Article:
3. Ohio Rev.Code § 2151.03(B) (1994) provides:Nothing in this chapter shall be construed as subjecting a parent, guardian, or custodian of a child to criminal liability when, solely in the practice of his religious beliefs, he fails to provide adequate medical or surgical care or treatment for the child․
4. The merits of the claims are not before us.
5. Just this year, the Supreme Court recalled it had “held that through the Fourteenth Amendment, federal power extended to intrude upon the province of the Eleventh Amendment and therefore that § 5 of the Fourteenth Amendment allowed Congress to abrogate the immunity from suit guaranteed by that Amendment.” Seminole Tribe v. Florida, 517 U.S. 44, ----, 116 S.Ct. 1114, 1125, 134 L.Ed.2d 252 (1996) (citing Fitzpatrick v. Bitzer, 427 U.S. 445, 455, 96 S.Ct. 2666, 2671, 49 L.Ed.2d 614 (1976)). “Fitzpatrick was based upon a rationale ․ that the Fourteenth Amendment, adopted well after the adoption of the Eleventh Amendment and the ratification of the Constitution, operated to alter the pre-existing balance between state and federal power achieved by Article III and the Eleventh Amendment.” Id. at ----, 116 S.Ct. at 1128 (citing Fitzpatrick, 427 U.S. at 454, 96 S.Ct. at 2670). Later, in discussing Young, the Court held that “where Congress has prescribed a detailed remedial scheme for the enforcement against a State of a statutorily created right, a court should hesitate before casting aside those limitations and permitting an action against a state officer based upon Ex parte Young.” Id. at ----, 116 S.Ct. at 1132. Seminole Tribe does not change the result of our analysis.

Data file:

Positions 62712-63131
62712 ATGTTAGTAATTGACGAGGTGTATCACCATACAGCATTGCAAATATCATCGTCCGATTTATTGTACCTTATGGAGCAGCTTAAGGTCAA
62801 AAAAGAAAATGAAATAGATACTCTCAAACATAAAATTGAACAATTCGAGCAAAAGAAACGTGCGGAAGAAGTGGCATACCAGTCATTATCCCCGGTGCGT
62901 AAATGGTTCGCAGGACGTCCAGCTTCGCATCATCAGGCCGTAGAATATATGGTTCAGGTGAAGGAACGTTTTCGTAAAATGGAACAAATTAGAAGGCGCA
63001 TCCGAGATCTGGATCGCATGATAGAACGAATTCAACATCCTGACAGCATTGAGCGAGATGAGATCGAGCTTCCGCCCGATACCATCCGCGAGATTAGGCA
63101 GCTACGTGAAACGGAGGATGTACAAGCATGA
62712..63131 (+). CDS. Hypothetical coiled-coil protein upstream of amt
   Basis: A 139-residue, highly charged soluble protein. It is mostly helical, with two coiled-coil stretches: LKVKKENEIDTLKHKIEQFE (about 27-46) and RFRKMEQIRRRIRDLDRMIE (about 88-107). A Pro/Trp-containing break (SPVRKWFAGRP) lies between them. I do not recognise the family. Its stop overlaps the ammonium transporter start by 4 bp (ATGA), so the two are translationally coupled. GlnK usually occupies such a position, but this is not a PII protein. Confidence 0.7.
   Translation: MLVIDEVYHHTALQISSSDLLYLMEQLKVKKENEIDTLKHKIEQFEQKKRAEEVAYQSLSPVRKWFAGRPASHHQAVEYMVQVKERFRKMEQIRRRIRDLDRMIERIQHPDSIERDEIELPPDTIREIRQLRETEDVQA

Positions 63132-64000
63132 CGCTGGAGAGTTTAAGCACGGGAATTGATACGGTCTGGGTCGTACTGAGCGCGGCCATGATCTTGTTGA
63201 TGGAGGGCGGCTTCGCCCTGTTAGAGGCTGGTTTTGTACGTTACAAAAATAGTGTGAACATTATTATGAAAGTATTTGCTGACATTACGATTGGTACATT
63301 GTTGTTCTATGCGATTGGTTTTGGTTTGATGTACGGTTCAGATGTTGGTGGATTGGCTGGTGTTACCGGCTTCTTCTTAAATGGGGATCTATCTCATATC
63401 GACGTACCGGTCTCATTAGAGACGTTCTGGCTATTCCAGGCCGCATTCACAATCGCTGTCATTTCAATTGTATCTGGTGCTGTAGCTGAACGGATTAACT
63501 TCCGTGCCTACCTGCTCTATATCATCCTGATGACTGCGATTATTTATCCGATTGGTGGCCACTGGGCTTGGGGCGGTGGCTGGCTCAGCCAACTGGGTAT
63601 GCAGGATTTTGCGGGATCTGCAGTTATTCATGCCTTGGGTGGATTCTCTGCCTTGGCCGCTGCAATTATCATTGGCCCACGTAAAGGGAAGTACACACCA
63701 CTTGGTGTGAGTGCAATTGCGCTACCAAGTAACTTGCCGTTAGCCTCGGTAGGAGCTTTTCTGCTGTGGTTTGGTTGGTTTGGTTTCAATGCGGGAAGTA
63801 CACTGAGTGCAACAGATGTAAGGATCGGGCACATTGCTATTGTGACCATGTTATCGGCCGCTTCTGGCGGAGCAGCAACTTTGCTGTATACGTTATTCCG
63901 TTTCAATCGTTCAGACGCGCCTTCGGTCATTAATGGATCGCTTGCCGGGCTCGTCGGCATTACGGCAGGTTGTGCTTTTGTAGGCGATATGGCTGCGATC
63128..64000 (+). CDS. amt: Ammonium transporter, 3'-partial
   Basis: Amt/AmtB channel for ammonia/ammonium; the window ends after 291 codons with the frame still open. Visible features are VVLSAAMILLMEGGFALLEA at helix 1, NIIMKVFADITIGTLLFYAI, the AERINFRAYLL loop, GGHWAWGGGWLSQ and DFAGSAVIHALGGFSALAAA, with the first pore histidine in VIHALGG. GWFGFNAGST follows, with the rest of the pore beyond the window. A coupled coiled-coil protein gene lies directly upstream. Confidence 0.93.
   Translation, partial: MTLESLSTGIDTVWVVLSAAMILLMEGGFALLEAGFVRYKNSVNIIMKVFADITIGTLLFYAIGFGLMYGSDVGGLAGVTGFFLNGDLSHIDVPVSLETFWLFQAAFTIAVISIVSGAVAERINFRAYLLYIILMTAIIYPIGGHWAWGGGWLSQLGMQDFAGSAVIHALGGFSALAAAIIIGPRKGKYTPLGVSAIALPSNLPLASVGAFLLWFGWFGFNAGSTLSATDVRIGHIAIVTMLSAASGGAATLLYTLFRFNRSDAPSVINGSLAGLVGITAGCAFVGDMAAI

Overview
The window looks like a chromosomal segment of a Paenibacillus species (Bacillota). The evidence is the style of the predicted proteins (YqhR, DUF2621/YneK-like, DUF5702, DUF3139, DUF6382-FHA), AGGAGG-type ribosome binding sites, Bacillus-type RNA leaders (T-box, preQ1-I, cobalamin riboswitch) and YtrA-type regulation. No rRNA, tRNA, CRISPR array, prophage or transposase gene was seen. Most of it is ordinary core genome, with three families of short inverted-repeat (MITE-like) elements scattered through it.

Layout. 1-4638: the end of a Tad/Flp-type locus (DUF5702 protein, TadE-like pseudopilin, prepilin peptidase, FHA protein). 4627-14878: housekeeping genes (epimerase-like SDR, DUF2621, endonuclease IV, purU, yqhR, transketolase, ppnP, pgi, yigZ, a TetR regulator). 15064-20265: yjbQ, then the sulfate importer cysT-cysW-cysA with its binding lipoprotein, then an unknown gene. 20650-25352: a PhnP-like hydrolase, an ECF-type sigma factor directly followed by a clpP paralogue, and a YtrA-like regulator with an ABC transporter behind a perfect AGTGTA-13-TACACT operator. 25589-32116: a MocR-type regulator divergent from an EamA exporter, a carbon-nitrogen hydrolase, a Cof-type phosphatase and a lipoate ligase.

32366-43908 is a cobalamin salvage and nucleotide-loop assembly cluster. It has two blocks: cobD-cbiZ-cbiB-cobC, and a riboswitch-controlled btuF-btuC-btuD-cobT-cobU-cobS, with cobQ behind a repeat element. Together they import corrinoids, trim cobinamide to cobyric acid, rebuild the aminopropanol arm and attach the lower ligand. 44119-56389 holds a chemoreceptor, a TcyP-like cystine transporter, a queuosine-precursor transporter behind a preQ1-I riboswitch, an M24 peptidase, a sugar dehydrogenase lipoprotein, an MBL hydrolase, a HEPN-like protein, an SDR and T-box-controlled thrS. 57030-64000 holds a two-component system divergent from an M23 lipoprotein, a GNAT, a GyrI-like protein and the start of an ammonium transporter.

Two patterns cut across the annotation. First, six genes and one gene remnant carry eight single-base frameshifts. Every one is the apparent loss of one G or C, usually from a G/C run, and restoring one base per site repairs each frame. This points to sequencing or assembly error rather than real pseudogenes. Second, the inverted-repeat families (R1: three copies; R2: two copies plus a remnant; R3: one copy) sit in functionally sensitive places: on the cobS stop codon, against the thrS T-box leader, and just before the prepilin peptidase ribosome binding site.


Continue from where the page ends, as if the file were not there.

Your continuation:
6. The district court relied on Young, 209 U.S. at 159-60, 28 S.Ct. at 454; Thiokol Corp. v. Department of Treasury, 987 F.2d 376, 381 (6th Cir.1993) (the Eleventh Amendment “does not preclude actions against state officials sued in their official capacity for prospective injunctive or declaratory relief”); Doe v. Wigginton, 21 F.3d 733, 737 n. 3 (6th Cir.1994) (holding that “claims for prospective relief still may be brought against state officers in their official, as opposed to personal, capacity” (citing Kentucky v. Graham, 473 U.S. 159, 167 n. 14, 105 S.Ct. 3099, 3106 n. 14, 87 L.Ed.2d 114 (1985))); and Graham, 473 U.S. at 169 n. 18, 105 S.Ct. at 3107 n. 18 (“In an injunctive or declaratory action grounded on federal law, the State's immunity can be overcome by naming state officials as defendants.” (citations omitted)).
7. Our opinions in Doe and Thiokol, on which the district court relied, 894 F.Supp. at 1134, are not to the contrary.In Doe, a prisoner alleged, inter alia, that the defendant prison officials violated his rights by implementing and enforcing a prison policy, by subjecting him to a screening process, and by perusing his medical records. 21 F.3d at 736. We held that the Eleventh Amendment did not bar official-capacity claims for injunctive and declaratory relief which sought to prevent alleged future constitutional violations. Id. at 737.The defendants in Thiokol included a state treasurer and a state revenue commissioner whom the plaintiff sued in their official capacities. 987 F.2d at 377. The plaintiff prayed that the court, inter alia, enjoin the state's collection of a particular state tax and prohibit the state from refusing to give a refund. Id. at 378. We noted that the Eleventh Amendment does not preclude official-capacity actions against state officials for prospective injunctive or declaratory relief, id. at 381 (citing Young ), and allowed the action to proceed against the two officials. See id. at 383.